After 3 years, our quality assessment system was finally endorsed by the Ministry of Health [yey]! Then came the task to collect baseline data in all USAID-supported areas by year’s end [gulp]! That’s 33 questionnaires to administer, 80 enumerators fresh out of medical, midwifery and nursing schools to train, and over 601(!) public health facilities across 9 provinces to assess. It’s an enormous logistical feat, and my team made it happen just in time for tonight’s countdown at Angkor Wat! Having a proud professional moment :-)
Happy new year indeed!
That’s one way to tour the country! We visited all public health facilities in the nine USAID-supported provinces (Kampong Cham, Tbong Khmum, Prey Veng, Kampong Speu, Pursat, Battambang, Pailin, Banteay Meanchey and Siem Reap). It took a total of 14 weeks to collect information on quality of care in over 600 public health facilities.
This package of instruments (33 in all – a mix of direct observation, documents review, and clinical vignettes) measured process quality of care, or the interaction between the patient and provider. It skips the structural aspect of care (physical attributes needed in order to provide services eg staffing, materials and equipment) in this initial round given that clinical processes depend on the availability of necessary inputs.
Preliminary observations are revealing on clinical practices that are long suspected but not systematically evaluated. Unfortunately that isn’t something to be discussed publicly until such a time the Ministry of Health can publish the results.
So now we are all awaiting the data…!
Data collectors are trained to directly observe outpatient consultations (OPD) in primary care as well as OPD in hospitals. Doctors are observed by data collectors who recently graduated from medical school, nursing services and nursing care are observed by recent nursing graduates, and midwifery services are observed by recent midwifery school graduates.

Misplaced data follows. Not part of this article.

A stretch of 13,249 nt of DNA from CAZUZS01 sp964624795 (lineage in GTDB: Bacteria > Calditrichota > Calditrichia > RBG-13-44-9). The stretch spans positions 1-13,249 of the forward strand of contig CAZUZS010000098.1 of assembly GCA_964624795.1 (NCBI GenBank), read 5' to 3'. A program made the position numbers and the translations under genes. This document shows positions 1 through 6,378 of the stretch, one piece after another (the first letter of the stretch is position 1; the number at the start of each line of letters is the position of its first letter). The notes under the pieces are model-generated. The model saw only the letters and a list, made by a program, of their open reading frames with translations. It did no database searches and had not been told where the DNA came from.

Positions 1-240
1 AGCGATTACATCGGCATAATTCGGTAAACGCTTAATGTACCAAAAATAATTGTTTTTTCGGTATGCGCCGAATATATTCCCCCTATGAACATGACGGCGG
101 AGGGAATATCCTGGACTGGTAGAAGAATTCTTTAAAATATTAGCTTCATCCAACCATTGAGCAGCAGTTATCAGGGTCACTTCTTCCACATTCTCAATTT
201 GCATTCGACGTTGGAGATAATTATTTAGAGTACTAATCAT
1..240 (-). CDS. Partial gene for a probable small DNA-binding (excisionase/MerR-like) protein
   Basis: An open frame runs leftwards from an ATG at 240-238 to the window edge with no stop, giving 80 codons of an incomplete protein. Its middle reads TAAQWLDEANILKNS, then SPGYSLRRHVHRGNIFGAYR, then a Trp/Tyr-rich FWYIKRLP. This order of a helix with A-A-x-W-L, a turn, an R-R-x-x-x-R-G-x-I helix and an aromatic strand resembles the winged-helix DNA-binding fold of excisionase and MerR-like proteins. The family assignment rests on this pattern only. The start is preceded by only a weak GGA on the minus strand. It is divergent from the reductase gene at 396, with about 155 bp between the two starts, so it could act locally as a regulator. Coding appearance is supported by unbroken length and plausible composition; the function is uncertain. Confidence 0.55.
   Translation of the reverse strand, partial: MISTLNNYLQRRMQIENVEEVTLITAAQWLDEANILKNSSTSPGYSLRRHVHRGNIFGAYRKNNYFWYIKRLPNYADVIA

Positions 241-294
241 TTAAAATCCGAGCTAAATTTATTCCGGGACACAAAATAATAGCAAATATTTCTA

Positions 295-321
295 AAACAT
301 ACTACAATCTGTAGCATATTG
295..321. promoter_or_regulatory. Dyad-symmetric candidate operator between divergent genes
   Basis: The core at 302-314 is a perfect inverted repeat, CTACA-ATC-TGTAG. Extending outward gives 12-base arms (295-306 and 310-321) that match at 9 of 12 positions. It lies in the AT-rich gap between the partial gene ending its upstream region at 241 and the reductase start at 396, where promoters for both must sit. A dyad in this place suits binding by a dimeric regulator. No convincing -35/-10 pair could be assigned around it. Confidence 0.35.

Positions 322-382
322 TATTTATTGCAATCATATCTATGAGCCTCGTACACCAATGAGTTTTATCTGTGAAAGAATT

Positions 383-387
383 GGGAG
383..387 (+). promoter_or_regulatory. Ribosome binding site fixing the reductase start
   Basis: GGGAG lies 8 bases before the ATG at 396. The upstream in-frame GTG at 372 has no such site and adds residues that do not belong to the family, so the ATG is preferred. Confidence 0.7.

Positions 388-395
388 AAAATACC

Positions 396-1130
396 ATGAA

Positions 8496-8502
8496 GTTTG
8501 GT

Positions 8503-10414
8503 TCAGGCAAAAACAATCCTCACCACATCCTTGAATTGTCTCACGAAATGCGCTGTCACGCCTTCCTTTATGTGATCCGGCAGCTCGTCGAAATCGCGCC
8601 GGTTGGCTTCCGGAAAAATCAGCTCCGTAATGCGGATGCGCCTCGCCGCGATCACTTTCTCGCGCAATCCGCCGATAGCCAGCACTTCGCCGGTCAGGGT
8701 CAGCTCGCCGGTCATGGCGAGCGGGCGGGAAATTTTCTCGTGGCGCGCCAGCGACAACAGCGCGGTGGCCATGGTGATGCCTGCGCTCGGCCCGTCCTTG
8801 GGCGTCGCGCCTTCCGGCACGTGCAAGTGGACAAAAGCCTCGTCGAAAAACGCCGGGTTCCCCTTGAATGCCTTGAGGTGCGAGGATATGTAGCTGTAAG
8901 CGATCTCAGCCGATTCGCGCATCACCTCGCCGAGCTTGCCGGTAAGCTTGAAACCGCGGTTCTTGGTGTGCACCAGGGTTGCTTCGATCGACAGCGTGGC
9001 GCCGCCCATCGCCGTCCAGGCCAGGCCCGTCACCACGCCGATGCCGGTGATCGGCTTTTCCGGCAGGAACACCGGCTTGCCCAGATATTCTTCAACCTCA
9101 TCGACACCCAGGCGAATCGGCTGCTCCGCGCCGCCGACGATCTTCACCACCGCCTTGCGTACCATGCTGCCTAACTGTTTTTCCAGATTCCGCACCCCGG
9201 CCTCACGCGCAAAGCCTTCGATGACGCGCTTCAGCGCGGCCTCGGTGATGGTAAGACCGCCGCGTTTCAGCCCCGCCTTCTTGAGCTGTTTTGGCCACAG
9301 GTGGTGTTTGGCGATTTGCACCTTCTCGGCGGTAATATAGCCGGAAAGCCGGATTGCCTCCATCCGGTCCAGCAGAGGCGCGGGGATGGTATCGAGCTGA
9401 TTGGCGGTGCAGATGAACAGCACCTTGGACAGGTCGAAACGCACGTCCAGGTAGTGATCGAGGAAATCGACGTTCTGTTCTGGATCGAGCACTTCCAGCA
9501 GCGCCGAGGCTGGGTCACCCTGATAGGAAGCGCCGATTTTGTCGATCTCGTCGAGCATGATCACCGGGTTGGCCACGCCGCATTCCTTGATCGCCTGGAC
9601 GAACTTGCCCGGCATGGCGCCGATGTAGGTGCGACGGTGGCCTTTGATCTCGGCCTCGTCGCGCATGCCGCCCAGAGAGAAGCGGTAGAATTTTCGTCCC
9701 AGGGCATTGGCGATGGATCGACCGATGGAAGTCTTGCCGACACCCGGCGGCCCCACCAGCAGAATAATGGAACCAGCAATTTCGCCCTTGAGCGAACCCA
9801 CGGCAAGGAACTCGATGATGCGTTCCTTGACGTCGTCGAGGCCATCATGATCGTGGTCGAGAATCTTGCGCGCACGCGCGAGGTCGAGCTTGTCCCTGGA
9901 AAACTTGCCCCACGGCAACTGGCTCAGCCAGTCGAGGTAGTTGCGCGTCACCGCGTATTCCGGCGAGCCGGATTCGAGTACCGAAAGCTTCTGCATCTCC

Direct observation modules aim to capture the health staffs’ practice, while clinical vignettes measure their knowledge in the same services observed. There are also modules for reviewing documents.
(For the record, items assessed are the most basic of clinical skills. For example, data collectors are expected to know whether vital signs are taken, and taken correctly. They should be able to recognize basic standard precautions and hygiene, and be aware of basic patient rights. They aren’t tasked to make a judgement on the appropriateness of a diagnosis or prescribed treatment.)
Wards are observed by data collectors for violations of protocols. They observe all patient contact by health staff, and record their observations using a checklist. Processes they look at are clinical handover and ward rounds, communication between the doctors and nurses, nursing care, patient rights and infection control. Other things observed but not measured include the coordination between staff and between wards and services.
The content of the tools focus on RMNCH (reproductive, maternal, neonatal and child health), including ancillary services. Basic components of care is assessed, with the idea that a good clinician will catch a problem if s/he takes the steps necessary during the patient contact, for example, history taking and physical exam.
Lab technicians recently graduated from training observe activities in the medical laboratories of health facilities. They look at the reagents used (eg expiration dates, appropriate storage), the internal control processes of main laboratory components (hematology, microbiology, serology, biochem), and external quality control records (eg HIV, TB, malaria).
The field supervisors begin in each province with a presentation of the assessment package to the Provincial and District health authorities. Methodologies for collecting data and the content of the tools are described. Then the team leaders work with the District and Provincial health staff to implement the assessment. They get directions to the facilities, and schedule the teams’ visits together. The idea is that the health authorities supervise the data collector teams when they accompany them on the facility visits.A little over three years ago, when my team first began developing the assessment package, two of the three of us were still nursing. So the babies and their nannies accompanied our team to our field visits to pre-test the questionnaires and the whole assessment package. So this was our team then, at one of the facilities that we worked with.